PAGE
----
However, the drifting idle tends to make me want to look for vacuum leaks and check the rear temperature sensor on the driver side of the head. I suspect that running over-rich is compensating for the vacuum leak so the car keeps running.
    If you have a propane torch or a can of diesel starting ether, spray it around the intake manifold while the car is idling and see if the engine speeds up. If so, then you have found a vacuum leak.
    If it were mine, I would buy a new intake manifold gasket and replace it as a routine maintenance item. It is not expensive or difficult to replace except that if you are like me, you WILL drop at least one nut, and there are several great hiding places on that side of the engine where the nuts go to hide when you drop them. You will need a magnet to recover them. You don't need to pull the manifold clear off, you just have to pull it clear of the bolts so you can slip in a new gasket. You can leave the throttle cables and most of the other connections hooked up
    If you know how to use an ohm meter, you might consider getting a manual for this car and looking up the appropriate resistance/temperature values and checking that rear temperature sensor.
    While you are replacing that intake manifold gasket, check all the vacuum ports to make sure they are clear, and check all the vacuum hoses to make sure they are intact. Also check the tubes between the mass airflow sensor and the throttle body for cracks. While you have those air tubes off, clean the throttle body and the idle air control valve with some carb cleaner. Spray a little carb cleaner through the mass airflow sensor as well. Actually, there is a special spray for cleaning mass airflow sensors that is more gentle, but I have used carb cleaner on them many times with no apparent ill effects.
    If it turns out that the mass airflow sensor has failed, that will run some $$, but having a fresh intake manifold gasket and clean throttle body and no vacuum leaks will be worth your time and money and make the car run better when you are done.

    Jun 07, 2011 | Volvo 240 Cars & Trucks

    1 Answer

    I had the check engine light come up. It was the Mass airflow sensor. I changed it with a new one from Advanced Auto. They reset the computer and a day later the engine light came back on. Same code Mass...

    it can make a difference with the units.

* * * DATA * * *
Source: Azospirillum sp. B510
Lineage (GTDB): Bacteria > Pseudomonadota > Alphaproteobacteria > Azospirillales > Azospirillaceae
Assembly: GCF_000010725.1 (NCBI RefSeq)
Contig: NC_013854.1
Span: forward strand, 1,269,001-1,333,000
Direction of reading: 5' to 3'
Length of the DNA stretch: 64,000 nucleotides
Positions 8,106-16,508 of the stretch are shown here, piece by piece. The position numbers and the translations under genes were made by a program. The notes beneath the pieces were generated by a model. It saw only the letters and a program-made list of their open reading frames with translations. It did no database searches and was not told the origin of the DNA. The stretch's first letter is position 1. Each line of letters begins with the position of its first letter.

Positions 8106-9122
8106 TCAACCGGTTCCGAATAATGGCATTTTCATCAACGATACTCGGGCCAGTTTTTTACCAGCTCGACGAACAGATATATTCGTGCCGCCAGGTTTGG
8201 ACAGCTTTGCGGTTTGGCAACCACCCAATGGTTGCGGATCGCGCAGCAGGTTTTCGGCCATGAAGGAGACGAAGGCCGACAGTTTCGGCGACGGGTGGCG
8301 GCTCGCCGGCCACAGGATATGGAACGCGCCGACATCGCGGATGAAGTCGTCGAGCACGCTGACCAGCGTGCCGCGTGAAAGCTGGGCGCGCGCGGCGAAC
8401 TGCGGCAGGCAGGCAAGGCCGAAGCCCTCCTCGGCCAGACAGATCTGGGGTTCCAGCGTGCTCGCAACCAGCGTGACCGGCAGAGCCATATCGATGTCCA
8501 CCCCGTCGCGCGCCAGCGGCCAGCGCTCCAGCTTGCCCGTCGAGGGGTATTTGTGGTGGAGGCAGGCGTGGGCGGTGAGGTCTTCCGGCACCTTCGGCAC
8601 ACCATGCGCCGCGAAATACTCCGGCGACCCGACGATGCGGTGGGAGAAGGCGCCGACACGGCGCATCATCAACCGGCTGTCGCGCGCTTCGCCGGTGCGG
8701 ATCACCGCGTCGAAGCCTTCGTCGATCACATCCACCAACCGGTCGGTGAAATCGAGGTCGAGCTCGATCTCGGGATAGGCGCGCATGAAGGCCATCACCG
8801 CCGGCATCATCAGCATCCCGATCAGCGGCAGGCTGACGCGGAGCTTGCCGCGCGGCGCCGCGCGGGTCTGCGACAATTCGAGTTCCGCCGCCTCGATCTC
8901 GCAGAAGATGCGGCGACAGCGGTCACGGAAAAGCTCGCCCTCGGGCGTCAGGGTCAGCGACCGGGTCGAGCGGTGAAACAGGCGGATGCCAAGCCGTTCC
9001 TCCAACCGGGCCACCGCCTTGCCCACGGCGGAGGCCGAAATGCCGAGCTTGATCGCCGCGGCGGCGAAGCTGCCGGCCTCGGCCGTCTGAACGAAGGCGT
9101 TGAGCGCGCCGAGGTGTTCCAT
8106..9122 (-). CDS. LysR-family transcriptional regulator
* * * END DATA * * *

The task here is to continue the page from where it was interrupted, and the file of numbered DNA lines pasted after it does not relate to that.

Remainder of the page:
i have just changed the same sensor on a skoda diesel.
    there were 2 units listed as being correct for the engine. one works, one doesn't.
    always make sure you have the correct unit for the right engine.

    Feb 22, 2011 | Volkswagen Jetta Cars & Trucks

    1 Answer

    Im lossing horsepower with slow accel. and a rough idle when in heavy traffic. odb2 computer says its a mass airflow sensor prob.... could this cause these problems? its for a 2000 volvo s40 1.9L turbo

    If your airflow sensor (meter) is faulty then nothing in the fuel system will work as it should. This sensor tells the computer how much air is entering the engine so it can determine the fuel needed. It sets the amount of fuel by adjusting the length of time fuel is injected. So obviously your problem.

    Mar 18, 2010 | 2000 Volvo S40

    2 Answers

    Fault code P0172

    There are many potential problems that can cause this error code to be generated. The optimum air-fuel mixture is determined by a pre-conceived 'map' that the engine management computer refers to about 10 times per second. It then compares sensor information to the reference values in the map and adjusts the fuel-air mixture accordingly. Therefore, any single factor that can influence the reference information the computer receives from sensors could potentially be the problem. Now, it's a process of elimination / testing. First, start with the vacuum system. Ensure there are no vacuum leaks. Next, make sure all electrical connections and wiring are in good condition AND, especially for volkswagen, make sure the grounding points for the electrical system are all clear of corrosion and grounding nicely. Finally, if the problem is still there, refer to a service manual for your vehicle and use a multi-meter to check sensors such as the mass airflow sensor or manifold absolute pressure sensor, air temperature sensor, throttle position sensor, engine temperature sensor, crankshaft and camshaft position sensor, oxygen sensors, etcetera, for errors. In most cases, if there is a fault in any one of these sensors, it will register an error code, BUT NOT ALWAYS!! If there are no vacuum leaks, the wiring is good, and all sensors spec as functioning appropriately, then you may have a problem with your ECU (although I doubt it's the latter). Good luck, now get to hunting for your problem!

    Mar 23, 2009 | 2001 Volkswagen Beetle